Kilkenny retain Leinster title against worn-down Dublin

Covid issues and injuries leave Dubs under-strength and ultimately over-powered

Kilkenny’s Adrian Mullen lifts the Bob O’Keeffe Cup. Photograph: Ryan Byrne/Inpho

Kilkenny’s Adrian Mullen lifts the Bob O’Keeffe Cup. Photograph: Ryan Byrne/Inpho

 

Dublin 0-19 Kilkenny 1-25

Kilkenny duly wrapped up their 73rd Leinster hurling title - the 17th of manager Brian Cody’s 23-year tenure - against a game but reduced Dublin team. They were too capable of getting scores and getting them more easily than their eventually worn-down opponents.

Beyond that obvious piece of roll of honour stretching, this was further evidence that Cody’s developing team is improving nicely and now stands two matches away from winning another All-Ireland. They might still be outsiders but no-one is going to want to draw them in the semi-finals.

Tactically, they were also superior with the much-discussed new direction of varying their restarts stretching both the stripped-down Dublin attack with short puck-outs and also the challengers’ defence when going more directly.

Once again the main weapon was TJ Reid, whose free taking was unerring - an immediate advantage given that the usually excellent Donal Burke was fitful with his dead-ball striking. Reid’s penalty in the 62nd minute removed any remaining vague sense of mystery from the outcome to put Kilkenny 10 ahead, 1-22 to 0-15.

Dublin’s Cian Boland and Michael Carey of Kilkenny in action during the Leinster final. Photograph: Ryan Byrne/Inpho
Dublin’s Cian Boland and Michael Carey of Kilkenny in action during the Leinster final. Photograph: Ryan Byrne/Inpho

The award was for a foul on Eoin Cody by Jake Malone who was duly dispatched to the sin-bin.

The day could hardly have started more disconcertingly for Dublin. News of a Covid case and consequent self-isolation deprived Mattie Kenny of four players, including two starters, Cian O’Callaghan at corner back and full forward Ronan Hayes.

Once the match started, things went from bad to worse. Within six minutes the challengers trailed by six. Inevitably TJ Reid was to the fore, shooting two frees, opening the Kilkenny account within 15 seconds. John Donnelly added the other.

In the fourth minute, further disaster struck when Eoghan O’Donnell, a surprising inclusion given the hamstring injury he picked up in the semi-final win over Galway, had to depart and was replaced by Seán Moran.

It is to Dublin’s immense credit that they kept afloat in the middle of this particular sea of troubles. It started with their ability to disrupt the Kilkenny forwards under the high ball. They also won a couple of rucks - an unusual achievement given the opponents.

Trailing by four, 0-5 to 0-9, Dublin hit back and by the 32nd minute Chris Crummey had fired over two points to level the match. Somewhat inevitably, Kilkenny finished the stronger and points from Cody, a Reid free and James Maher gave them a 0-12 to 0-9 half-time lead.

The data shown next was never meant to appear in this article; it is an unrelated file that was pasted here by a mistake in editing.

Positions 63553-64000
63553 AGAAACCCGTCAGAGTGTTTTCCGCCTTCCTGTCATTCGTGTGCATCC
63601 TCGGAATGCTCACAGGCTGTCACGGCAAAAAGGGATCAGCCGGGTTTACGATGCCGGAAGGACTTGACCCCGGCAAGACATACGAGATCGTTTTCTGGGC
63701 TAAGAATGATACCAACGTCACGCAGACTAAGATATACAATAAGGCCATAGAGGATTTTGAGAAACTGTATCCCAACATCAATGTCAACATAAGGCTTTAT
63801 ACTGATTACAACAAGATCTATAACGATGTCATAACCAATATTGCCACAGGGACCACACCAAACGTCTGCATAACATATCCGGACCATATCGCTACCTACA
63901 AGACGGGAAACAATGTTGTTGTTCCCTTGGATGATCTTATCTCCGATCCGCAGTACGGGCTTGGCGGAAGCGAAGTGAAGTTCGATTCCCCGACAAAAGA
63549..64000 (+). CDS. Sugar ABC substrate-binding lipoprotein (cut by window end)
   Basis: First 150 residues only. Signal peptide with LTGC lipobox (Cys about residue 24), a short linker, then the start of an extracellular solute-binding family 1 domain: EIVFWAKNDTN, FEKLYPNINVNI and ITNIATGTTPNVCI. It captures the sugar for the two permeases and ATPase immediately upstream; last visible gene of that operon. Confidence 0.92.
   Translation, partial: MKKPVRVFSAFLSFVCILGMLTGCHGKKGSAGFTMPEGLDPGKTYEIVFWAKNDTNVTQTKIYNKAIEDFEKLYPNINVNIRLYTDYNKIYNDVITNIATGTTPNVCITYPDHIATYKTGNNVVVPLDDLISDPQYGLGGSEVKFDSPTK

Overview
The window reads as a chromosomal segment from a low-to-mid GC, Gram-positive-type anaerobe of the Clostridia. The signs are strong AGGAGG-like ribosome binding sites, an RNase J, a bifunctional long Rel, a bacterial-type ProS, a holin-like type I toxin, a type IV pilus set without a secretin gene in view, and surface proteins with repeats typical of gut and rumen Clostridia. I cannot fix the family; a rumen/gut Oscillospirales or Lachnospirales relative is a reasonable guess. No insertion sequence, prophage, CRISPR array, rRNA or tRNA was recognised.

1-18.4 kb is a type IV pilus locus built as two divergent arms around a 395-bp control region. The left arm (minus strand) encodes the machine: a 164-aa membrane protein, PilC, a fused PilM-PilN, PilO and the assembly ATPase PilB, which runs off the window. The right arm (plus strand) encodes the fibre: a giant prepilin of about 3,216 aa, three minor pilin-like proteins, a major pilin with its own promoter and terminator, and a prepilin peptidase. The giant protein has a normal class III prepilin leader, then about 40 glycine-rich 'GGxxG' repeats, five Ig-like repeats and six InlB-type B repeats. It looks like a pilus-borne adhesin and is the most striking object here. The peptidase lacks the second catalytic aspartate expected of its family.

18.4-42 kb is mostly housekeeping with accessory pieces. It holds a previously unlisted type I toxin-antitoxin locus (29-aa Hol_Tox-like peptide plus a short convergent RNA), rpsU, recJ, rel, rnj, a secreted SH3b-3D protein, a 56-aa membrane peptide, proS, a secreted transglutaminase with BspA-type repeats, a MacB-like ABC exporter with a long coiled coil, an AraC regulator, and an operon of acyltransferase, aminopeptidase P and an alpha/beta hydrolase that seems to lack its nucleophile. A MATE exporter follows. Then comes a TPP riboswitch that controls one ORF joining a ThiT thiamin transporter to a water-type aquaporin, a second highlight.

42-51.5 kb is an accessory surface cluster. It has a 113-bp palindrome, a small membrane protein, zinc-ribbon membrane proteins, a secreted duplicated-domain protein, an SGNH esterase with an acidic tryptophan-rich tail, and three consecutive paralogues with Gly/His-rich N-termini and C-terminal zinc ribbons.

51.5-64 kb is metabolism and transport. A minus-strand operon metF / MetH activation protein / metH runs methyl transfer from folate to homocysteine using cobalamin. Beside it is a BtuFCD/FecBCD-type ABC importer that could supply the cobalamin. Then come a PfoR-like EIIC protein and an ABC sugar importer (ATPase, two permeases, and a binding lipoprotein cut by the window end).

More critically, they were just slicker in creating chances and putting them away.

Too often Dublin couldn’t make the ball stick and chances that needed real economy of style and striking went unavailed of however hard they battled.

They met the physical challenge and held their own in tight exchanges but despite the sticky defending and another good display by Conor Burke as sweeper plus galvanic efforts by Liam Rushe and Paddy Smyth, they conceded too many chances and half-chances.

Their purple patch in the second quarter saw real pressure exerted on Kilkenny’s half backs. As usual Danny Sutcliffe led the charge and his couple of points and frees won were at the heart of the comeback.

Kilkenny’s TJ Reid scores a penalty at Croke Park. Photograph: Brian Reilly-Troy/Inpho
Kilkenny’s TJ Reid scores a penalty at Croke Park. Photograph: Brian Reilly-Troy/Inpho

That threat had been identified in advance and Kilkenny started James Maher on the Dublin captain in place of the originally selected Darragh Corcoran. If Maher struggled a little in the first half he got to grips thereafter and outscored his opponent by the end of the match, taking advantage of a couple of excellent dispossessions and striking marvelous long-range points.

The third quarter killed Dublin. They were outscored 0-8 to 0-3 and the margin was simply not going to be threatened without a goal. Their attempts to launch aerial raids on the opposition goal never looked like disrupting Kilkenny’s full-back line in which Huw Lawlor was again imperious and Paddy Deegan also unshakeable.

Burke’s 74th minute free reduced the deficit to single digits, which was a fair - if hardly consoling - recognition of their efforts while under-strength and ultimately over-powered.

KILKENNY: 1. E Murphy; 3. H Lawlor, 4. P Deegan, 2. T Walsh; 20. J Maher (0-3), 6. P Walsh, 7. C Browne; 8. R Reid, 23. R Leahy; 10. J Donnelly (0-1), 11. M Keoghan (0-2), 9. A Mullen (0-2); 12. B Ryan; 13. E Cody (0-2). 14. TJ Reid (1-10, 1-0 penalty, eight frees, one 65), 12. B Ryan.

Subs: 19. M Carey (0-1) for Browne (25 mins), 15. A Murphy (0-2) for Leahy (half-time), 21. C Buckley (0-1) for R Reid (46 mins), 24. W Walsh for Ryan (48 mins), 25. J Bergin (0-2) for Cody (64 mins).

DUBLIN: 1. A Nolan (0-1, free); 2. P Smith, 3. E O’Donnell, 7. J Madden; 17. A Dunphy, 6. L Rushe, 5. D Gray; 8 R McBride (0-1), 9. C Burke; 10. D Sutcliffe (capt; 0-2), 11. D Burke (0-10, eight frees), 12. C Crummey (0-2); 13. C Boland (0-1), 23. M Schutte, 15. C O’Sullivan.

Subs: 18. S Moran for O’Donnell (4 mins). 25. P Crummey for Schutte (half-time), 20. J Malone (0-1) for Moran (52 mins), 22. D Keogh (0-1) for O’Sullivan (54 mins), 26. D Treacy for Boland (70 mins).

Referee: J Murphy (Limerick)

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